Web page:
Please use this identifier to cite or link to this item: http://repositorio.unicamp.br/jspui/handle/REPOSIP/69080
Type: Artigo de periódico
Title: Hypophosphatasia-associated Deficiencies in Mineralization and Gene Expression in Cultured Dental Pulp Cells Obtained from Human Teeth
Author: Rodrigues, TL
Foster, BL
Silverio, KG
Martins, L
Casati, MZ
Sallum, EA
Somerman, MJ
Nociti, FH
Abstract: Introduction: Mutations in the gene ALPL in hypophosphatasia (HPP) reduce the function of tissue nonspecific alkaline phosphatase, and the resulting increase in pyrophosphate (PPi) contributes to bone and tooth mineralization defects by inhibiting physiologic calcium-phosphate (P-i) precipitation. Although periodontal phenotypes are well documented, pulp/dentin abnormalities have been suggested in the clinical literature although reports are variable and underlying mechanisms remains unclear. in vitro analyses were used to identify mechanisms involved in HPP-associated pulp/dentin phenotypes. Methods: Primary pulp cells cultured from HPP subjects were established to assay alkaline phosphatase (ALP) activity, mineralization, and gene expression compared with cells from healthy controls. Exogenous P-i was provided to the correct P-i/PPi ratio in cell culture. Results: HPP cells exhibited significantly reduced ALP activity (by 50%) and mineral nodule formation (by 60%) compared with the controls. The expression of PP; regulatory genes was altered in HPP pulp cells, including reduction in the progressive ankylosis gene (ANKH) and increased ectonucleotide pyrophosphatase/phosphodiesterase 1 (ENPP1). Odontoblast marker gene expression was disrupted in HPP cells, including reduced osteopontin (OPN), dentin matrix protein 1 (DMP1), dentin sialophosphoprotein (DSPP), and matrix extracellular phosphoprotein (MEPE). The addition of P-i provided a corrective measure for mineralization and partially rescued the expression of some genes although cells retained altered messenger RNA levels for PPi-associated genes. Conclusions: These studies suggest that under HPP conditions pulp cells have the compromised ability to mineralize and feature a disrupted odontoblast profile, providing a first step toward understanding the molecular mechanisms for dentin phenotypes observed in HPP. (J Endod 2012;38:907-912)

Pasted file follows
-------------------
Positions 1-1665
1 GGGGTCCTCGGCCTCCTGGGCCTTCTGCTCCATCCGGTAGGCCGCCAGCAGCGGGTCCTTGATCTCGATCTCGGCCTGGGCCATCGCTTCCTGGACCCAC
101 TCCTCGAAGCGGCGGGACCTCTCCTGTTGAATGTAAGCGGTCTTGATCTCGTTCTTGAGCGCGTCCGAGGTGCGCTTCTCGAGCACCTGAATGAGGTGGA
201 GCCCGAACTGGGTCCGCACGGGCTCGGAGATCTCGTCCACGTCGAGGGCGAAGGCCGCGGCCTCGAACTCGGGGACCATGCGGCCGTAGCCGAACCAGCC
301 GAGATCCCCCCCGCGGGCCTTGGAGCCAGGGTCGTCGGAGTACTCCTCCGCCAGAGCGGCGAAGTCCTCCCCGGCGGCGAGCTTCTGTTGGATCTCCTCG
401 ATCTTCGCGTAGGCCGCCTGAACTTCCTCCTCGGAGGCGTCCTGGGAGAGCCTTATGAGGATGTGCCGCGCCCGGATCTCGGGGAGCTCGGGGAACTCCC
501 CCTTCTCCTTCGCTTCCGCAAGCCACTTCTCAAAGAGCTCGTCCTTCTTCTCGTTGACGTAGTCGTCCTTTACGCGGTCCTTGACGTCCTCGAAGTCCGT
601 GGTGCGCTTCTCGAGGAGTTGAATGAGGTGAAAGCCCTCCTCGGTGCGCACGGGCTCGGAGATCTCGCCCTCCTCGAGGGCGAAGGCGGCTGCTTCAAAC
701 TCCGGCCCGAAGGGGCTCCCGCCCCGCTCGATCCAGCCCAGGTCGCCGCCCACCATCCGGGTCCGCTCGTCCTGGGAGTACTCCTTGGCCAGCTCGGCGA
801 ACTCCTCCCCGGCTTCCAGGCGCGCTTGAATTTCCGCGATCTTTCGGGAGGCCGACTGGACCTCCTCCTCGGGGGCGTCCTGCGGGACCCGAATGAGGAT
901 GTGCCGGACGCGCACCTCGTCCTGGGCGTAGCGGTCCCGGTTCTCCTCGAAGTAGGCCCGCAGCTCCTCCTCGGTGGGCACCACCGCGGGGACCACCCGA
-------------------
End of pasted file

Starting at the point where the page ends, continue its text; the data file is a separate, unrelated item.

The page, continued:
Subject: Alkaline phosphatase
dental pulp cells
dentin
hypophosphatasia
pyrophosphate
Country: EUA
Editor: Elsevier Science Inc
Rights: fechado
Identifier DOI: 10.1016/j.joen.2012.02.008
Date Issue: 2012
Appears in Collections:Artigos e Materiais de Revistas Científicas - Unicamp

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